The federal workforce, 2.1 million strong, has been the subject of growing criticism as of late. Much of the criticism is unfair. There are many dedicated people working in the federal government; though there are certainly some clinging to the status quo. In any case, in a terrible economy, public calls for federal workforce accountability are entirely reasonable.
One reform measure would be to change what has become tantamount to an indefinite tenure system for the federal workforce. Renewable, four-year term appointments for new employees entering government would increase the accountability of federal positions without causing major disruption. This would begin to counter the criticism.
Such a change is not without precedent. The civil service benefits package has been overhauled in the past. In 1987, federal employees switched from the generous defined-benefit Civil Service Retirement System (CSRS) plan to the minimal Federal Employees Retirement System (FERS) and defined-contribution Thrift Savings Plan (TSP), which is a 401(k)-like plan. Once again, new employees are the best way to transition the system toward a better model.
In addition to the economic hard times, there are other reasons now is the right time for civil service reform.”
The current U.S. federal workforce or civil service, authorized under Title 5 of the U.S. Code, enjoys a high degree of job security. After serving a one-year probationary period terminations and involuntary separations are very rare. A process exists for removing underperforming employees but it is not widely used. A 2011 USA Today study found a federal employee has a higher chance of dying than losing their job. A basic question is why federal employees are entitled, practically speaking, to their salary indefinitely.
When the economy is strong, a persuasive argument can be made for the current system. It offers the incentive of job security when the General Schedule (GS) pay system cannot compete for top talent. Now, with 46 million people in poverty, unemployment still hovering around 9%, and a shrinking number of jobs paying livable salaries, it is more difficult to defend the unusually high job security of federal workers.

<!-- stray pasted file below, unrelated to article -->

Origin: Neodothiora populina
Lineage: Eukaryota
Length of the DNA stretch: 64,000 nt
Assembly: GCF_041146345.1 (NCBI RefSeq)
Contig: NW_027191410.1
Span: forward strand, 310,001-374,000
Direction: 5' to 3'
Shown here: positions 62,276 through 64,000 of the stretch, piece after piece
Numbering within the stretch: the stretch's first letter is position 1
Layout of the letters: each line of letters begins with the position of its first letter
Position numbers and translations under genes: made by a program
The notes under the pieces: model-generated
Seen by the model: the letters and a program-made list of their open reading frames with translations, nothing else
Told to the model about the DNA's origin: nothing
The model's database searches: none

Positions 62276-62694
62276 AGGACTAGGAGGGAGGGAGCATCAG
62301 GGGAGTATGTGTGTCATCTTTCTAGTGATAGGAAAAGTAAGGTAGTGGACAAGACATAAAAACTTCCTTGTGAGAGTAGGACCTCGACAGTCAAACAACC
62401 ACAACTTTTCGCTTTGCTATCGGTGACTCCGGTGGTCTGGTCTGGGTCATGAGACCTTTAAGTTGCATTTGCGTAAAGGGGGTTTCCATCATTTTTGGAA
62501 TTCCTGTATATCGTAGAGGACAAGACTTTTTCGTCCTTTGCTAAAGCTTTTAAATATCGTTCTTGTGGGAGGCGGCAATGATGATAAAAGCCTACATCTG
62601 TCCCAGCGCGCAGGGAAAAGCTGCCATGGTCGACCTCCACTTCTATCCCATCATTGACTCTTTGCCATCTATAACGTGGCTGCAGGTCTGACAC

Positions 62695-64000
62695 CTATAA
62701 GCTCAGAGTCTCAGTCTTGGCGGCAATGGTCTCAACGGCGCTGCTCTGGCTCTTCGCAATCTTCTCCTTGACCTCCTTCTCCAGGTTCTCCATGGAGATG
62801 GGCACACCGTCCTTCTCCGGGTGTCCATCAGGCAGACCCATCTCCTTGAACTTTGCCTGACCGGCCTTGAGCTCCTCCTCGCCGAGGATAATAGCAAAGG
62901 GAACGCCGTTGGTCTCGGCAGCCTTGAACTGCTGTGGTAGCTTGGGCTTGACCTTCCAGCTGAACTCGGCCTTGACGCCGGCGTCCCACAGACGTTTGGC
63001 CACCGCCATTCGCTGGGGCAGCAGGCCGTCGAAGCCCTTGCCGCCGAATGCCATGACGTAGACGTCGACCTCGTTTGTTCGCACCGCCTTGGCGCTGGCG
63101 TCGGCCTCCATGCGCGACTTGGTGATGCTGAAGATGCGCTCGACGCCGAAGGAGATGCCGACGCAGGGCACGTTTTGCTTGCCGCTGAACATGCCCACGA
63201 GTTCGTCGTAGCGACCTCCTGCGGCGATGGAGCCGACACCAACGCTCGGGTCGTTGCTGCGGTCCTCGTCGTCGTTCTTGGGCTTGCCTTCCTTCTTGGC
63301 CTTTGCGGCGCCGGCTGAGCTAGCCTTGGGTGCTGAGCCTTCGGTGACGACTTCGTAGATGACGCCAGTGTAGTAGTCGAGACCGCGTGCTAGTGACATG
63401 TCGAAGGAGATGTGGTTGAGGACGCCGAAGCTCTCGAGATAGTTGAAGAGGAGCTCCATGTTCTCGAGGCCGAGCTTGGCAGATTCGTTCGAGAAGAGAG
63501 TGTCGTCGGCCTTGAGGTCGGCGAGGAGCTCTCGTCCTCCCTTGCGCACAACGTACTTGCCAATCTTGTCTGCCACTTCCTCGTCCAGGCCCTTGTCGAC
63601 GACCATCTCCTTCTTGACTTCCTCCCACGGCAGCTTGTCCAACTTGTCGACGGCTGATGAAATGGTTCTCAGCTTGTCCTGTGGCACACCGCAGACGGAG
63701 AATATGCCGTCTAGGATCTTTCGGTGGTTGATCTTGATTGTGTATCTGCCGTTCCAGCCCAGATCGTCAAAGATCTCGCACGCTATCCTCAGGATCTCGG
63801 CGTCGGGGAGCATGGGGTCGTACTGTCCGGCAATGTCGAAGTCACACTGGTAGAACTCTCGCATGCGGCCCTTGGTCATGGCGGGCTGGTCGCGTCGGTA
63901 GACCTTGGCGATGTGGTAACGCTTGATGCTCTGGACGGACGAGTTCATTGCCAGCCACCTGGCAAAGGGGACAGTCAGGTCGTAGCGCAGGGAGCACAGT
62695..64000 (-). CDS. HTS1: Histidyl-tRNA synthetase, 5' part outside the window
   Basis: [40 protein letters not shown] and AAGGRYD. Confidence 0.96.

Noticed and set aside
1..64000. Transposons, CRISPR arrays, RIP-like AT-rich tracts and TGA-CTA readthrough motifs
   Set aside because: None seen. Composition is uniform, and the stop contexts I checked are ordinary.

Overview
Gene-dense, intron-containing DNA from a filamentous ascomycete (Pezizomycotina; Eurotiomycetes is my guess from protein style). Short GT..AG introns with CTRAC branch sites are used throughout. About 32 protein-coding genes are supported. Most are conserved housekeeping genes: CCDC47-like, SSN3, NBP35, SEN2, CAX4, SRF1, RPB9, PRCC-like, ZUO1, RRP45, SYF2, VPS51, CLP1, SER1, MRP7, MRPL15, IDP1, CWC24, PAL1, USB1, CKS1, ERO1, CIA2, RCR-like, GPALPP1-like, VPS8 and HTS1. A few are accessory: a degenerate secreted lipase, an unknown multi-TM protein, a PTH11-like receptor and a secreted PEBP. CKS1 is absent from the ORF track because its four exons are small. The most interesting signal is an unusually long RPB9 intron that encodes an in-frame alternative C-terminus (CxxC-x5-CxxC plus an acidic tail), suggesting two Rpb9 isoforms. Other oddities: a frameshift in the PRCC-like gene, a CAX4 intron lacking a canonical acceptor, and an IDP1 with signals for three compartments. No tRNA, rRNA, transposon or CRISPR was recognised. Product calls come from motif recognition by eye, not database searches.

In addition to the economic hard times, there are other reasons now is the right time for civil service reform. The Office of Personnel Management estimates hundreds of thousands of employees will be retirement-eligible in coming years. Even with slower hiring from reduced budgets, replacing retiring employees would mean timely reforms could affect the wave of new hires. This is the opportunity to move away from indefinite tenure.
New employees, with the same pay and benefits as today, could receive four-year term appointments. The first year could be a probationary year. Every fourth year, the annual performance evaluation could include a decision for the federal agency to renew an employee’s appointment. A category of federal employees, including the author, already work under a system in the Department of Defense with three-year terms under Title 10 of the U.S. Code. This is not a far reach.
Term appointments strengthen the civil service in a number of ways:
First, every year a cohort of employees would be in a renewal year; the renewal is a strong motivation to improve productivity and is a catalyst for productivity throughout the organization.
Second, it provides a mechanism for an influx of new talent into the federal government that is notoriously difficult enter.
Finally, as mentioned, the reform would build public trust by exposing the civil service positions to a higher degree of accountability with performance evaluations of consequence.
In an era of budget reductions, the federal workforce is at a crossroads. Resisting changes only reinforces the perception of an entitled public sector disconnected from the people it serves. A transition to term appointments will not dissuade hungry, fresh talent from applying for federal jobs and will start to reverse negative perceptions of the federal workforce.
James Windle is a federal employee who has worked for executive branch agencies, the Executive Office of the President, and Congress. The views and opinions of the writer are his solely and independent from the United States Government.